In this tutorial, I'll show you how to accurately test the manifold absolute pressure (MAP) sensor on your 4.7L Dodge Durango (Dakota) using a simple multimeter.
At the end of the tutorial, I'll also show you where you can buy it and save a few bucks.
Contents of this tutorial:
If you're needing the MAP sensor test for 2000-2001 4.7L Durango, 4.7L Dakota, check out the following tutorial: How To Test The MAP Sensor (2000-2001 4.7L Dakota, Durango).
You can find this tutorial in Spanish here: Cómo Probar el Sensor MAP (2002-2009 4.7L Dakota, Durango) (at: autotecnico-online.com).
Symptoms Of A BAD MAP Sensor
The fuel system on your 4.7L Dodge Durango (Dakota) relies heavily on the manifold absolute pressure (MAP) sensor to help calculate the amount of air entering the engine.
So, when the MAP sensor fails... it causes quite a bit of havoc on engine performance. The most obvious symptom, of a failed MAP sensor, is the check engine light (CEL) will be shining nice and bright (and a MAP sensor trouble code stored in the PCM's memory).
Here's a list of the symptoms you'll see with a failed MAP sensor:
- Diagnostic trouble codes (DTCs):
- P0106: Manifold Absolute Pressure Sensor Performance.
- P0107: Manifold Absolute Pressure Sensor (MAP) Circuit Low.
- P0108: Manifold Absolute Pressure Sensor (MAP) Circuit High.
- Doesn't pass the smog check.
- Engine idles rough.
- Engine takes forever to start (extended cranking time).
- Engine doesn't start.
- Black smoke coming out of the tail-pipe as engine runs.
Let's jump into the first test in the next subheading...
TEST 1: Checking The MAP Sensor Signal
Testing the MAP sensor involves tapping into its signal wire with a multimeter and checking to see if it produces a correct voltage signal.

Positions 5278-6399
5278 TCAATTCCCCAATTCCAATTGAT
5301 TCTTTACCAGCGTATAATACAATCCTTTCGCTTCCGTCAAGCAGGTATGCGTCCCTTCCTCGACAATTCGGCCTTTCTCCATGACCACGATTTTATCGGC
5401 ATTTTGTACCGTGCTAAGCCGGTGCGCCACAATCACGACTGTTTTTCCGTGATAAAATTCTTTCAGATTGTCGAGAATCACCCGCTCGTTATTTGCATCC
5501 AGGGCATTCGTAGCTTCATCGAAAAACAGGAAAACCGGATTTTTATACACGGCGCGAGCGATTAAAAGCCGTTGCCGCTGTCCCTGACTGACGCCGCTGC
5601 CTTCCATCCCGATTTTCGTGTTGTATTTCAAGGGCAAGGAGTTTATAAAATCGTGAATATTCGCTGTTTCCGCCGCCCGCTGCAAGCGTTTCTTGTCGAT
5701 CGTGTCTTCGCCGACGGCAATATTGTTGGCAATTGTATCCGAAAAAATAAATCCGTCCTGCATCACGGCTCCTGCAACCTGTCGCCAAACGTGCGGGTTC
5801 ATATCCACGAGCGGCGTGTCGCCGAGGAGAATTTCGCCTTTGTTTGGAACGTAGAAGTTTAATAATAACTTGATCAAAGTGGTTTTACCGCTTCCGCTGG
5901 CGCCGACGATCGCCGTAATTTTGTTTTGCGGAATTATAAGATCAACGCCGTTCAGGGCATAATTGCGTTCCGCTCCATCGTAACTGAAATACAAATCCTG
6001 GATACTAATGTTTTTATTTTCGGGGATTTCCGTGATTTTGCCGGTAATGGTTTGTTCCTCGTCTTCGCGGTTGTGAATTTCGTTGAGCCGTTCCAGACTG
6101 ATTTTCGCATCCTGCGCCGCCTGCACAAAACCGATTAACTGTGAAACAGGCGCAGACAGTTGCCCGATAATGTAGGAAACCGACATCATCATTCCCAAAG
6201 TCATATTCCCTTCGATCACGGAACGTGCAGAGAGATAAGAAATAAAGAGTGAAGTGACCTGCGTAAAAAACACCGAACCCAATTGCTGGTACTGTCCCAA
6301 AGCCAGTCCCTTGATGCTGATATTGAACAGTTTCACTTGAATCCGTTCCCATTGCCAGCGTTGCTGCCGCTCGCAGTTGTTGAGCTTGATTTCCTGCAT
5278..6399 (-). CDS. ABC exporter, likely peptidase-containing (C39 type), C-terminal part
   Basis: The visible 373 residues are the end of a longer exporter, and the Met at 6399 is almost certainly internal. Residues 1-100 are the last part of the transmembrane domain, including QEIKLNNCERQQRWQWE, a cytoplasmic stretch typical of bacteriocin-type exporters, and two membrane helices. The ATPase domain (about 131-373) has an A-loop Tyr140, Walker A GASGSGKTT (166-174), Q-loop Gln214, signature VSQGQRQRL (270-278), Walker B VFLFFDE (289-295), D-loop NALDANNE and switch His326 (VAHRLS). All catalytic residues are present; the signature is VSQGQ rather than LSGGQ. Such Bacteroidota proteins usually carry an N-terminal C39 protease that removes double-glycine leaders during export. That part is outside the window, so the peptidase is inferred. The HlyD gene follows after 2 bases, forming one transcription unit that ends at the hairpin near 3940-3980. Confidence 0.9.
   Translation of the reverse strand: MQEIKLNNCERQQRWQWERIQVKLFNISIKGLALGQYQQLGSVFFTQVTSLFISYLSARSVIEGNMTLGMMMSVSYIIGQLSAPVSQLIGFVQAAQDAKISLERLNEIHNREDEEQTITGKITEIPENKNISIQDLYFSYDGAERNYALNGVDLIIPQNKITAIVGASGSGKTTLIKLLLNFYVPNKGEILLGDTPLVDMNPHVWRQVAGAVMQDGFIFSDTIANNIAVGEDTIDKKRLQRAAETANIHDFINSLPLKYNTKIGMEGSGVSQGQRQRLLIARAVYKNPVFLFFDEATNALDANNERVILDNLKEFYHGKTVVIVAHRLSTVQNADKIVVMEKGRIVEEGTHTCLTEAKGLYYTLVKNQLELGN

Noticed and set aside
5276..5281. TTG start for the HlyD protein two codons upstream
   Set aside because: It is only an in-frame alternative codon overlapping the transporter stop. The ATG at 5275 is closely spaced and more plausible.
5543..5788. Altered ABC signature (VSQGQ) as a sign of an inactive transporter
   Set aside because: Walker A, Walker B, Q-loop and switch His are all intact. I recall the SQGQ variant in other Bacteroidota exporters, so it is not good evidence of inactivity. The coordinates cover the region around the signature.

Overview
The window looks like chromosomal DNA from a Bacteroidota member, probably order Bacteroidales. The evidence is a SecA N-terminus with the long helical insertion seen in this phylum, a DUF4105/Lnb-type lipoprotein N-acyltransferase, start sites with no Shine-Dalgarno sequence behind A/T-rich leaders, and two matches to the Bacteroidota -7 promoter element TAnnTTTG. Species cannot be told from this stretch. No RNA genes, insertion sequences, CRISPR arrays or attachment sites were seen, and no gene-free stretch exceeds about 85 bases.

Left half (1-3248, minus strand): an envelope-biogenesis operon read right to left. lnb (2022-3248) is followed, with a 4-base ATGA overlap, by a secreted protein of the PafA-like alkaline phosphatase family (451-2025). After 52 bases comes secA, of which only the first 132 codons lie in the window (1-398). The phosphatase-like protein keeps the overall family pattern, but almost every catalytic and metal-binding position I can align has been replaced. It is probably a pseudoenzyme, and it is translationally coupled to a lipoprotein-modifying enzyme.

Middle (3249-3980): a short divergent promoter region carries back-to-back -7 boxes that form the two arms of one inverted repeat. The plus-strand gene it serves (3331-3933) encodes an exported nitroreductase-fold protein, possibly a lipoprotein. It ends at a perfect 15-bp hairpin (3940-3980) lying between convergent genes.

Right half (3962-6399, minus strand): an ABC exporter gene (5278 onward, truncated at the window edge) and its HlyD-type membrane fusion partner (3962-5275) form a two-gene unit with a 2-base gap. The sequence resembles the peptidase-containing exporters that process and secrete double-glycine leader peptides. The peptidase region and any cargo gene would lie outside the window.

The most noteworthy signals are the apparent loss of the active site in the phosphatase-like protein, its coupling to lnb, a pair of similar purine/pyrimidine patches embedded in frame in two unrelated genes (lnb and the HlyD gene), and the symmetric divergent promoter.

This voltage signal reacts (increases/decreases) to the amount of vacuum the MAP sensor senses on its vacuum port.
To accurately test the MAP sensor... we need to bypass the engine and manually apply vacuum to the MAP sensor ourselves.
This is due to the fact that quite a few things (problems) can cause the engine's vacuum to fool the PCM into thinking the MAP sensor is bad when it isn't.
Don't worry, this is pretty easy test. You can apply vacuum to the MAP sensor using a vacuum pump or, if you don't have a vacuum pump, you can use your mouth.
NOTE: The ignition key must be in the On position and MAP sensor must remain connected to its connector during this test.
OK, to get this show on the road, this is what you need to do:
Remove the MAP sensor from its place on the intake manifold.
Connect your vacuum pump to the MAP sensor's vacuum port using a vacuum hose. Before you proceed to the next step, make sure the MAP sensor is connected to its connector.
With your multimeter in Volts DC mode probe the VIO/BRN wire of the MAP sensor connector. The VIO/BRN wire is the one that connects to MAP sensor pin #1 in the illustration above.
You'll need to use a tool like a wire piercing probe to access the signal inside the wire. To see what a wire piercing probe looks like, go here: Wire Piercing Probe.
Ground the black multimeter test lead directly on the battery negative terminal.
Turn the Key on but don't start the engine. At this point your multimeter should register about 3.8 to 4.0 Volts DC.
Now, pump the vacuum pump to apply vacuum to the MAP sensor. The voltage should drop down to 1.1 Volts.
Repeat this test step several times and each time, you should see the same values on your multimeter.
OK, let's take a look at what your vacuum pump test results mean:
CASE 1: Your multimeter registered the indicated voltages as you applied vacuum: This tells you that the manifold absolute pressure sensor is OK (not defective).
Now, if your vehicle still has the MAP sensor code lighting up the check engine on your instrument cluster.. take a look at the section: MAP Code Won't Go Away for more info.
CASE 2: Your multimeter registered voltage, but it did not increase or decrease as you applied vacuum: This confirms that the manifold absolute pressure (MAP) sensor on your 4.7L Dodge is BAD. Replacing the MAP sensor will solve the MAP sensor trouble code lighting up the check engine light.
CASE 3: Your multimeter registered 0 Volts: This usually means that the MAP sensor is fried. To be absolutely sure, I suggest confirming that the MAP sensor has power and ground. If both (power and ground) are present, the MAP sensor is BAD. To test for power, go to TEST 2: Verifying The Manifold Absolute Pressure Sensor Is Getting Power.